“British spies were aware of the mistreatment and torture of up to 40 terrorist suspects in the aftermath of September 11, a report will reveal today. … An inquiry by High Court judge Sir Peter Gibson concludes that spy chiefs and politicians – including Jack Straw – have further questions to answer over what they knew about the CIA’s rendition of terror suspects.” – Daily Mail

A newslinks special: Unhappy judges

  • “The Recorder of Lincoln, Judge Sean Morris, raised the prospect that the courts could face a surge of foreign offenders when controls on Romania and Bulgaria are abandoned 13 days from now. … He expressed frustration at delays of six months and longer to obtain criminal records from the Romanian authorities and called on ministers to do something about it.” – Daily Mail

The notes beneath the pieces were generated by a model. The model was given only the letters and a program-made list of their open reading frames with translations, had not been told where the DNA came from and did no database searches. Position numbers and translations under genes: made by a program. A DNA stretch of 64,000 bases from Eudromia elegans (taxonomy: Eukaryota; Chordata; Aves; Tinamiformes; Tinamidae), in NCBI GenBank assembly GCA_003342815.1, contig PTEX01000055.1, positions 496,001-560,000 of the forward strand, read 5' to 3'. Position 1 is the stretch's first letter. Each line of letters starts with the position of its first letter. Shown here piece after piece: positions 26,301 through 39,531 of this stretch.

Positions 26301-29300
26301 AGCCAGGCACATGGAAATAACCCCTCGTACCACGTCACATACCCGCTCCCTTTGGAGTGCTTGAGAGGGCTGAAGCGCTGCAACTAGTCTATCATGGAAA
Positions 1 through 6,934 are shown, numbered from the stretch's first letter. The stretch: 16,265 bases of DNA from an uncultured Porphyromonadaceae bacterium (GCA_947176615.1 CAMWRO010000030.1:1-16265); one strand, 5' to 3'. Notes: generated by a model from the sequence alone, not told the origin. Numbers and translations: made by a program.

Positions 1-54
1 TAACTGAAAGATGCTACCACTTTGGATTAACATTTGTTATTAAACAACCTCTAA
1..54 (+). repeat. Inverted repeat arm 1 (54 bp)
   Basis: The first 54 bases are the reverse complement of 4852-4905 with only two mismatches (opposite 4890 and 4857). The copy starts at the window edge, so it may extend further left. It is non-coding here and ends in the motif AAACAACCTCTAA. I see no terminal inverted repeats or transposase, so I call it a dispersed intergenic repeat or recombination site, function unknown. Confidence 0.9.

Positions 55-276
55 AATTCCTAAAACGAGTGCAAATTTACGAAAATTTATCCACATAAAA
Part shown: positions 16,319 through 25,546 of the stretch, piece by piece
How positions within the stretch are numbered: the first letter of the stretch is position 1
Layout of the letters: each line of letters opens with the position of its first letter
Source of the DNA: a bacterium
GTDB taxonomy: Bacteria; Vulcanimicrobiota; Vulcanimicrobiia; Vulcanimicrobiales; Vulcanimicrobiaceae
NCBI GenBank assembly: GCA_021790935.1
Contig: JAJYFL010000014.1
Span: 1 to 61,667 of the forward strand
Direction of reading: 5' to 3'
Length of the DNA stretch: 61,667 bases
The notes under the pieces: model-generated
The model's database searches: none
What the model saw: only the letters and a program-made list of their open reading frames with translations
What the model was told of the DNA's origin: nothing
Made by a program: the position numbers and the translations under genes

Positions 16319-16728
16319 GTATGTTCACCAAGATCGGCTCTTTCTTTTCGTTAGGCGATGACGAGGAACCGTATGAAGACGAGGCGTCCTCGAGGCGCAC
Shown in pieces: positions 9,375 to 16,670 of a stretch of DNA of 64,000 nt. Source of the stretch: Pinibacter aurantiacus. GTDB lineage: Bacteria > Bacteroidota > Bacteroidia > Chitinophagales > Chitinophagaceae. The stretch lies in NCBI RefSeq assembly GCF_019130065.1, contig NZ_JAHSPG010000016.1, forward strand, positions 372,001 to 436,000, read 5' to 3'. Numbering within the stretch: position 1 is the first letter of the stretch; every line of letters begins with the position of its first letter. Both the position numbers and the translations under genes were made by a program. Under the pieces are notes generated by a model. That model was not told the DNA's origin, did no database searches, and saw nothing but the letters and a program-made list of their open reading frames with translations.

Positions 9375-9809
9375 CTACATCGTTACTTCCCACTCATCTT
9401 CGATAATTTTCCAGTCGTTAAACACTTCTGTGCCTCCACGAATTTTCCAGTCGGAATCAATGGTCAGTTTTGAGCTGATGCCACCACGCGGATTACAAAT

• “A High Court judge, who is stepping down after being rebuked for campaigning in favour of marriage, claimed yesterday to have strong backing within the judiciary. … Sir Paul Coleridge said only ‘one or two’ of his colleagues were opposed to his traditional views.” – Daily Mail
  • “Two judges were yesterday found guilty of misappropriating more than £1.5million of public money. … Denis McKay and Stuart Turner systematically misused the legal aid money sent to their law firm, the Solicitors Regulation Authority said.” – Daily Mail

Stock markets rise on Bernanke’s decision to taper the US stimulus

US flag“The stock market had a swift and clear reaction to the Federal Reserve’s decision to trim its stimulus efforts as stocks surged Wednesday. … The Federal Reserve announced today that it decided to reduce its stimulus efforts next month because the job market has shown steady improvement, opting to only buy $75billion in bonds as opposed to the scheduled $85billion.” – Daily Mail